Choisne’s ebullience meets its match in the optimism of her co-pilot at Boucheron, CEO Hélène Poulit-Duquesne. A luxury veteran who began her career at LVMH, Poulit-Duquesne admits it has been a year of rapid pivoting for an industry that has sometimes looked a touch lazy in its deference to the old-school. “Typically, I think that for the last 20 years in the luxury industry we’ve been sleeping on our laurels, just organising the business to accommodate tourists,” she tells me. Paris’s confinement, and the subsequent evaporation of international tourists, changed all that. “In a week, the business shifted from a pure tourist-centric one to a local business. So, we had to switch, to reorganise ourselves.”

The “Chromatique” brooch features a holographic ceramic peony that centres on a green tourmaline.

Forging close digital connections with clients became imperative, so Boucheron developed what it calls a “high-jewellery selling ceremony” using a salesperson, a model and a technical cameraman with curated appointments and a selection of jewels tailored to patrons. “The clients are usually fed up within about 20 to 30 minutes, so you have to know precisely what pieces you want to present to them,” she says. “In general, you present one and if the client doesn’t want it, you have a second chance, and then that’s it. Except for one meeting we had with a client which was supposed to last 20 minutes and lasted three hours! You have some exceptional moments.” Another highlight: the reopening of the Paris flagship store after the confinement, and the subsequent shopping frenzy. “We feel a kind of revenge buying, clearly. It was totally crowded with couples, they had been waiting for three months to get back to Place Vend?me to get their engagement rings, they were super excited. It was very cute.”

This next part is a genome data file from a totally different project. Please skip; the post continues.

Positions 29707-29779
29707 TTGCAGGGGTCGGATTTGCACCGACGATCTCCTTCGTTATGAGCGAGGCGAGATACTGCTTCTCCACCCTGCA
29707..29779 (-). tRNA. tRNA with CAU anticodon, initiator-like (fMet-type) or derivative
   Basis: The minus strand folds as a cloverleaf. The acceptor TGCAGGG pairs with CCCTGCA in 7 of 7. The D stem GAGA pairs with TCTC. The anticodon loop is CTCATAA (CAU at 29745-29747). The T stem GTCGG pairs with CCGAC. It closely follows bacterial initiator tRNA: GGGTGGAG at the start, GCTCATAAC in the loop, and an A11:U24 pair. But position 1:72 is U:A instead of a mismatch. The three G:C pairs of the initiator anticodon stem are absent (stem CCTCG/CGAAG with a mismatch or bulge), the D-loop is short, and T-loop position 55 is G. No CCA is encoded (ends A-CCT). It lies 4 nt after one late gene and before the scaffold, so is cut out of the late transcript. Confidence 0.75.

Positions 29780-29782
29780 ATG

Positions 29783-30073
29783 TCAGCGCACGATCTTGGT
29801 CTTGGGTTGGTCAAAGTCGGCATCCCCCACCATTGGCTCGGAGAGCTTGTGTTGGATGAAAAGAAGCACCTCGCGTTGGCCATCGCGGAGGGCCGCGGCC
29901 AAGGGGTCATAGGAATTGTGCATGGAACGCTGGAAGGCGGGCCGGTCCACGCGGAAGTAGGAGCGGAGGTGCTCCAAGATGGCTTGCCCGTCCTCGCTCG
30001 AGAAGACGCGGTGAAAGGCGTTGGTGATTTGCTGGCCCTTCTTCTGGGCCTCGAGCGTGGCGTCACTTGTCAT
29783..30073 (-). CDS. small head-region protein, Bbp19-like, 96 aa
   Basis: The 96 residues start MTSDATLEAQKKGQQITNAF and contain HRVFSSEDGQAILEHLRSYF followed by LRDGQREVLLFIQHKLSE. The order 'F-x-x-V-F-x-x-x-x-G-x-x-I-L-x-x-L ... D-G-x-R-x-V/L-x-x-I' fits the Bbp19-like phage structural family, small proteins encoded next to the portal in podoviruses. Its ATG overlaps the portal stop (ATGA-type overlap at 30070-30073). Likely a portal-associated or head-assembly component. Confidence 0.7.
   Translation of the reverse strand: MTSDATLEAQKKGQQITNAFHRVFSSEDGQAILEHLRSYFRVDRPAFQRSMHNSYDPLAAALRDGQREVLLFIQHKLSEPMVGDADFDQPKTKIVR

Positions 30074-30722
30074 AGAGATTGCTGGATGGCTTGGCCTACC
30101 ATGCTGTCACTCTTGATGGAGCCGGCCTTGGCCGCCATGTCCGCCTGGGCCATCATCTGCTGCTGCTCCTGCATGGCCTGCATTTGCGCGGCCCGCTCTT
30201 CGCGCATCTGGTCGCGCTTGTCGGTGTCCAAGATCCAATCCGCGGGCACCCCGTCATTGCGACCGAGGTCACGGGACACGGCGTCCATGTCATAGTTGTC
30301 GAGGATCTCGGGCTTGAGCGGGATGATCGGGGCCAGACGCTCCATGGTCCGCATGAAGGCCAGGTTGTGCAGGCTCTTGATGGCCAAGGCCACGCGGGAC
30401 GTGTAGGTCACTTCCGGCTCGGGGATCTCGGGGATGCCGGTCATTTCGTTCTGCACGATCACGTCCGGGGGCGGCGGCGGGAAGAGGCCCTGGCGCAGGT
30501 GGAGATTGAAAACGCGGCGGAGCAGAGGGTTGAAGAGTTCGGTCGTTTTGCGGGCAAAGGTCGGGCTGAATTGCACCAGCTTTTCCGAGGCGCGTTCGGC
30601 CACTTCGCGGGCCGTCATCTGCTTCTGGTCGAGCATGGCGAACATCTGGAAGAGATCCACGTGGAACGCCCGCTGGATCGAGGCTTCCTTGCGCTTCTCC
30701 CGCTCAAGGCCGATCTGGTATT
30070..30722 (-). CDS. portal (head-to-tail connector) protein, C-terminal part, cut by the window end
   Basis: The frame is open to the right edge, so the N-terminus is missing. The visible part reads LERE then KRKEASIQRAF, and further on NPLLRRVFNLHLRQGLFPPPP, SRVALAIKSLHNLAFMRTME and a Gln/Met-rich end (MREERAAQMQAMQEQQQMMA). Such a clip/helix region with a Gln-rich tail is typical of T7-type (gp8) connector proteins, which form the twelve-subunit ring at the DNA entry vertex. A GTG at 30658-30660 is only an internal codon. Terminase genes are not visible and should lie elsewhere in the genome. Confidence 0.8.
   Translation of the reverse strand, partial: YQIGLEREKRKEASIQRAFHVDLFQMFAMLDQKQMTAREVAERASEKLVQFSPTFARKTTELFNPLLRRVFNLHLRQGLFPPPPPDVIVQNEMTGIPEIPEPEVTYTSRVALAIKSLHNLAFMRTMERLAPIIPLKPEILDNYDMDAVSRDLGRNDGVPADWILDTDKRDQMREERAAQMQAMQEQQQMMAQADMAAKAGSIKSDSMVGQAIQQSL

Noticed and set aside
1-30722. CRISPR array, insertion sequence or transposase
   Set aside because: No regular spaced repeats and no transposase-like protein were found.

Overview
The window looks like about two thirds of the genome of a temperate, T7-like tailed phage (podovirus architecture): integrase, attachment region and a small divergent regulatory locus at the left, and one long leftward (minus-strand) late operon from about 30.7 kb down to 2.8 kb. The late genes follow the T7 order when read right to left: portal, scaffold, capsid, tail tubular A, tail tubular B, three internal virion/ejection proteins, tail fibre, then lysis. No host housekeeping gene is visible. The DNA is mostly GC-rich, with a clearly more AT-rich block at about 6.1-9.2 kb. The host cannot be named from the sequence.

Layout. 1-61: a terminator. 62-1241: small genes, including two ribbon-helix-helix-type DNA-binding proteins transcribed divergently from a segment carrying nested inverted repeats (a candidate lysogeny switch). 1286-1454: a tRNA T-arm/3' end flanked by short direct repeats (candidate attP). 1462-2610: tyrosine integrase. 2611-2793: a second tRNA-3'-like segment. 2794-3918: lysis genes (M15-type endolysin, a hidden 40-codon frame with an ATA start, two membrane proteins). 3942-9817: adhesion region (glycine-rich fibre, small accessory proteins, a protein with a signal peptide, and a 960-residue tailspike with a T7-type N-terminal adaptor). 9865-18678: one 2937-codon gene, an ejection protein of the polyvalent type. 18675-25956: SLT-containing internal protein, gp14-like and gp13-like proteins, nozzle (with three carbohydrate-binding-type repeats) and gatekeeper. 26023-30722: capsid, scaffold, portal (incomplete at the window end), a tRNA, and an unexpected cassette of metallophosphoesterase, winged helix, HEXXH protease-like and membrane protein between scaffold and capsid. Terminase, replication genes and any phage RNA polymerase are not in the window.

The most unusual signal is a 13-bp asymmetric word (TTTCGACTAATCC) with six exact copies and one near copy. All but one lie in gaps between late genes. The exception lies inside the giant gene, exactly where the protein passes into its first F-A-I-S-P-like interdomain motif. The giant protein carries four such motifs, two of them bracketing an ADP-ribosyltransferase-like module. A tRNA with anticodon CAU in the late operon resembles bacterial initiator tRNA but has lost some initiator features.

Poulit-Duquesne is optimistic about the future, with Boucheron focussing on opening boutiques in China and resetting its ecommerce set-up, currently operating in France and Japan and about to be rolled out to other markets. “Jewellery is a very resilient category, because whatever you do when you buy a piece of jewellery, you always have in the back of your mind an investment kind of thinking. You know that you will never throw away any of your jewels; you will give them to your daughter, she will give them to her daughter. There will never be waste, it makes you feel good.”

There is certainly no danger of the collection’s star piece, the “Holographique” necklace, being mislaid. A collar of fine crystal blades paved with diamonds in white gold and boasting the holographic coating, set with a 20.21-carat octagonal yellow sapphire from Ceylon, it’s the kind of piece to cause a serious family dispute. “The crafting of the piece is totally amazing – the necklace is flexible, but the traditional work on it is exceptional,” says Choisne. “I love the idea of that perfect, traditional work, and the funny innovation [of the holographic coating], the freshness.” As for Poulit-Duquesne’s verdict? “Super wow.”